Digitizing & Embroidering

When oldest diva Molly hit the novice level in Irish dance, I decided to try my hand at making an ID solo dress. Her teachers did not really encourage solo dresses at that level, but her school dress was getting too small and we were all interested to see what I might do. I figured it would be a challenge, but I had been sewing since I was a child, had training and experience making clothes and theatre/dance costumes, and I had been altering the dresses for our ID school for a couple of years…I felt up to the challenge.

As most ID dressmakers know, no matter your prior experience, the learning curve is actually a vertical climb, especially when it comes to putting the design on the dress. In this area, I was a babe in the woods…in a vast desert…on an iceberg in the middle of a never-ending ocean!!! But I persevered, mainly because I was so ignorant of what I was about to take on!

Briefly, that journey went like this:
1) Tried to design a dress, found I was hopeless, so bought one. I found Alison Young of Darkwoods Studio and she made this design for me:
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She did exactly as I asked and we loved it. She emailed it to me and I just stared at it…now what? I figured it was up to me to enlarge it and transfer it to the fabric somehow. Seems that’s how most folks did it. Beginning of my vertical climb on the learning “curve!”

But I had bought myself a Bernina 200E…at the time, it was the top of the line in home embroidery machines. It came with embroidery software and I just assumed I could put the picture in there and it would do the rest….(wry smile, snort…SNORT, chuckle, cackle… GUFFAWWWWW! )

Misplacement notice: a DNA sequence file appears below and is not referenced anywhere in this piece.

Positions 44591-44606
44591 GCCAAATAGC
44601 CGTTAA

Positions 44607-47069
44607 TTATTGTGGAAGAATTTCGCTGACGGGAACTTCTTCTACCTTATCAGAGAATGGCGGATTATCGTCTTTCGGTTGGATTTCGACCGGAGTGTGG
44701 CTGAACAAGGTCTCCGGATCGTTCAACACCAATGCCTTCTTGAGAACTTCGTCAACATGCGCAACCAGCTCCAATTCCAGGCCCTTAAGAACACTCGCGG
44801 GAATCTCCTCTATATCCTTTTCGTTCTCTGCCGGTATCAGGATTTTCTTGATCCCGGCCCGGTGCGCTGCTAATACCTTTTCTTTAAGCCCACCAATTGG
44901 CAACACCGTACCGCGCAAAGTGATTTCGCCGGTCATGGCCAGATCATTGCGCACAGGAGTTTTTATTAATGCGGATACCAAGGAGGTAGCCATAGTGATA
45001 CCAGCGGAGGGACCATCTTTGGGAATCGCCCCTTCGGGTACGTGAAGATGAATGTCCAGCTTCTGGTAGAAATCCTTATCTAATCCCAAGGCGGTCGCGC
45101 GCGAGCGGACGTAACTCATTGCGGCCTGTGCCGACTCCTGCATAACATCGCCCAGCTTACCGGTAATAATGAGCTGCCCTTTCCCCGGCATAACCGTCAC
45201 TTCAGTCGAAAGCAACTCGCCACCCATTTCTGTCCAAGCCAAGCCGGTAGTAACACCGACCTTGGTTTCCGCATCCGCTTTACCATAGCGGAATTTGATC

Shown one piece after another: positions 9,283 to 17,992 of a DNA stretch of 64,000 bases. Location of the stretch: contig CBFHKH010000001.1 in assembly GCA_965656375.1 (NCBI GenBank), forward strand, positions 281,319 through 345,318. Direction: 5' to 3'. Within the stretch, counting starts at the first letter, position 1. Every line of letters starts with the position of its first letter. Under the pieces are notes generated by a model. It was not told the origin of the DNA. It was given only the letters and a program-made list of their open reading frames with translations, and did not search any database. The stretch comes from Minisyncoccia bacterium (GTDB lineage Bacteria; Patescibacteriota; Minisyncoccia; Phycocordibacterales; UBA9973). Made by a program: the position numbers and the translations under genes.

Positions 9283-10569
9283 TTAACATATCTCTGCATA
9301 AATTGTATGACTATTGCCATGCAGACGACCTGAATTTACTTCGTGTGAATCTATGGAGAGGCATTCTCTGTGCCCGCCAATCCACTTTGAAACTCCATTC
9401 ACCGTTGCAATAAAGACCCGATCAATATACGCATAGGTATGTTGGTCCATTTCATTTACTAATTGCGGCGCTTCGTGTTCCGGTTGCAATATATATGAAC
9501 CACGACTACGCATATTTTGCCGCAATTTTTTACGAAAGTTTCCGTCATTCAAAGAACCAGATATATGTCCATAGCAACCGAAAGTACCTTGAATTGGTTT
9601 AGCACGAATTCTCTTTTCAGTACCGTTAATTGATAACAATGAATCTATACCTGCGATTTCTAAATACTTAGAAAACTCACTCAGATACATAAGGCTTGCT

I quickly realized that the software I had was useless. Bought the Bernina Designer Plus…and began my journey. First I cleaned up the drawings because I wanted to use the auto digitizer function. So, I broke Alison’s design up into pieces. The drawing was originally done on 8 1/2 x 11 paper and was of course a hand drawing, a really good hand drawing. I knew that the auto digitizer was going to follow the lines exactly so I had to change this…
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…to this so the lines were even. Have to say that I felt strange “changing” another artist’s design. I hoped I was not messing it up!
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I used Paint in a very laborious fashion. Ugh. Now I know I do not have to do that.

Next, I sized them, and then I began the labor intensive process of learning how to re-hoop. The front panel alone took 6 hoopings in the mega hoop (about 5.9 x 15.7 inches, I think), and I did it the hard way by LITERALLY hooping the fabric each and every time. Makes me twitchy now thinking about how hard I worked, but here is my first digitized and embroidered design:

Knowing what I know now, I am amazed.